“This is the shirt you got me as a gift,” I reminded him. It took a moment for him to process what I was saying. I saw that he was already high. Then he brushed my black hair and said, “Atash joon, I will buy you a hundred new red shirts one day when I get a job.”
Hossain spread a little cloth over the floor near the kitchen stove so he could cook more heroin without burning the carpet. He knew Mamon Bozorg protected her Shirazi rugs the way a mother bear guards her cubs. Then he asked, “Can you bring me your doll?” I followed his instructions. When I returned with his stash, he let me light the first drag of heroin for him. This was our ritual together. Then he smoked by himself, holding his spoon over the fire, while I craned my neck to be able to catch a whiff of the sweet-smelling smoke. Our cat Malos also would come around as soon as the smoke began to spread in the air. After Hossain had smoked for a bit, he began to nod, squirming, bending, and moving around like a cartoon character. He mumbled words I couldn’t understand. I sat next to him and watched with curiosity, petting my cat Malos. I played with his spoon and watched the door to make sure my grandmother wasn’t coming back early.
At some point, the doorbell rang. “Get up Daiee joon,” I said. “Someone is here.” I expected him to give his usual reply, “Don’t let anyone in,” but his whole body lay slumped on the floor, motionless.
“Get up, Daiee joon,” I said again, but he didn’t stir at all. Something was wrong. Did I mess up our ritual? Fear gripped me: What if I’ve killed my uncle? I pulled his huge shoulders onto my lap and begged him to move. I kissed his forehead. I pleaded with God to make him open his eyes. “Take me instead of him,” I said to God. “Don’t take the only one who cares about me.”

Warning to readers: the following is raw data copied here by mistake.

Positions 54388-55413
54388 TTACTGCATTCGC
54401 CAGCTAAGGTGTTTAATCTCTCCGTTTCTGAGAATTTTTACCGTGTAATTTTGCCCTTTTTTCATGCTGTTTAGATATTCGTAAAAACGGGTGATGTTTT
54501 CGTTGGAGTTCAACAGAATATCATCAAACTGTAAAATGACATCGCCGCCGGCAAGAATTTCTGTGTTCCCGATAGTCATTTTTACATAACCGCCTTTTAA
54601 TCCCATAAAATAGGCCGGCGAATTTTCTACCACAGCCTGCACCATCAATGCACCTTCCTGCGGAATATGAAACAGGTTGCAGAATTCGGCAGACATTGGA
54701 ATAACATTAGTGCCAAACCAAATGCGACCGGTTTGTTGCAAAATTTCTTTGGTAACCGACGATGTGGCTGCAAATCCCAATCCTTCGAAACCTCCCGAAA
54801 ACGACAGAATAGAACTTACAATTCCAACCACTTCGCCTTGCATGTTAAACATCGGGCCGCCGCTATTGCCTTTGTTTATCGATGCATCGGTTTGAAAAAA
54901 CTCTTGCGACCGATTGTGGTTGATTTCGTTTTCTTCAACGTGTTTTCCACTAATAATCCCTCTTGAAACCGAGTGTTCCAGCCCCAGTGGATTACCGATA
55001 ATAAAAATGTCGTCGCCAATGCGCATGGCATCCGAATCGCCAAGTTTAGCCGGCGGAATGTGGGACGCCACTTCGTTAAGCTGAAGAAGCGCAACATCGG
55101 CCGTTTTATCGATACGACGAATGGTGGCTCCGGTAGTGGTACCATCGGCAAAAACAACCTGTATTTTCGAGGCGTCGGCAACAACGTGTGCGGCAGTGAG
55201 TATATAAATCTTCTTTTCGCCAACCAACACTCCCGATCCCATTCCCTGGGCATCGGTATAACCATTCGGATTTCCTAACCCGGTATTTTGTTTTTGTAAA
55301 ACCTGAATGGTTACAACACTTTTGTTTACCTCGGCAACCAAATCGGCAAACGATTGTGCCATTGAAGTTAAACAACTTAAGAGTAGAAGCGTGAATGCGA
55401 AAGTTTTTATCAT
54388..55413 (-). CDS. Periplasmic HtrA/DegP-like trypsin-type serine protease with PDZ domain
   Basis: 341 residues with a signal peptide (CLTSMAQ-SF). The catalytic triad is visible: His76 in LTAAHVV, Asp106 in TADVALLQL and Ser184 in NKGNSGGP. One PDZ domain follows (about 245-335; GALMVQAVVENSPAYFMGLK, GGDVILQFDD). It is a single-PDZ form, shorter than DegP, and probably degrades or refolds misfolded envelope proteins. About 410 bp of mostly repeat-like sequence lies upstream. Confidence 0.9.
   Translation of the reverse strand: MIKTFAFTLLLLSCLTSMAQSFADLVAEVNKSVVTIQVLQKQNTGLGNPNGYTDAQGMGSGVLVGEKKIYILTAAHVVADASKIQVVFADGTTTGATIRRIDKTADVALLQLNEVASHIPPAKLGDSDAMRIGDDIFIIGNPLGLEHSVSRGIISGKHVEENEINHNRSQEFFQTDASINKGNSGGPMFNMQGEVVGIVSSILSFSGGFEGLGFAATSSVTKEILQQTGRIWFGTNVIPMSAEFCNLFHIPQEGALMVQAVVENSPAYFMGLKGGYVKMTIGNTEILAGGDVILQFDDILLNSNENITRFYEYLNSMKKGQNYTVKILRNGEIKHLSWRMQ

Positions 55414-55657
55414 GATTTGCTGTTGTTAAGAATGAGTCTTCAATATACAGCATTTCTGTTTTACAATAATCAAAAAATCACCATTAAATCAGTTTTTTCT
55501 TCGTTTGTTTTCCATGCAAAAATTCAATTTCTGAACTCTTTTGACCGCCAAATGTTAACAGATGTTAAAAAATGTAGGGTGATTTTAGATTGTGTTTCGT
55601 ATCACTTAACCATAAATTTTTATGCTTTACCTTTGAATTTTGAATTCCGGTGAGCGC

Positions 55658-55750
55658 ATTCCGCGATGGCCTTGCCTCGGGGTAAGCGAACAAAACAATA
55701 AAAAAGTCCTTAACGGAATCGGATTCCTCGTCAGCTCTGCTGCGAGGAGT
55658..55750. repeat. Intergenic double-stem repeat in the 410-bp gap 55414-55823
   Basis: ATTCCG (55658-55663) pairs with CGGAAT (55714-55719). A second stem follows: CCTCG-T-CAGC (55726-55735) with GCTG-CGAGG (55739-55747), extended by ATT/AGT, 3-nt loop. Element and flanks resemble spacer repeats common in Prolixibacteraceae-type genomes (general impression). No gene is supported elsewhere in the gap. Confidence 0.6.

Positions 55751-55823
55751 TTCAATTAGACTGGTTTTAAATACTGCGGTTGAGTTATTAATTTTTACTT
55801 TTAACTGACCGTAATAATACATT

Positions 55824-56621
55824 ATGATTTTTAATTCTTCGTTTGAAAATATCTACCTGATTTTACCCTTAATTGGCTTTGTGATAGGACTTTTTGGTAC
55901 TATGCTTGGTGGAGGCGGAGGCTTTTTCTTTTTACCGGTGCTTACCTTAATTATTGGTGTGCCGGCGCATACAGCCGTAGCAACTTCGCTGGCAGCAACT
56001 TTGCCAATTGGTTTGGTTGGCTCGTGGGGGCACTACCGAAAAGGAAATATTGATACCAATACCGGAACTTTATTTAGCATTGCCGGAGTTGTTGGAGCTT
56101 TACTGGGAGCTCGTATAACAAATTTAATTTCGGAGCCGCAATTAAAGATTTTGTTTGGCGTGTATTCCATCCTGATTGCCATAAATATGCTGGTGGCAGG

I’m not sure why, but at that moment I remembered this movie called Atash Bedoone Dood — “Fire Without Smoke” — that I had seen a few days before. In the movie, a raging fire killed all these people and carried them to heaven, where there were rivers and trees and kids playing without worrying about food or being hurt. Suddenly, it all made sense. All the good people go, because they’re waiting for me on the other side.
I reached over and picked up the matches my uncle had been using to cook his heroin and walked over to my mother’s walk-in closet, the one in which I used to play hide-and-seek with my brother. There were so many clothes stashed in there that it was easy to get lost. I sat down in the middle of the closet and stared at the darkness.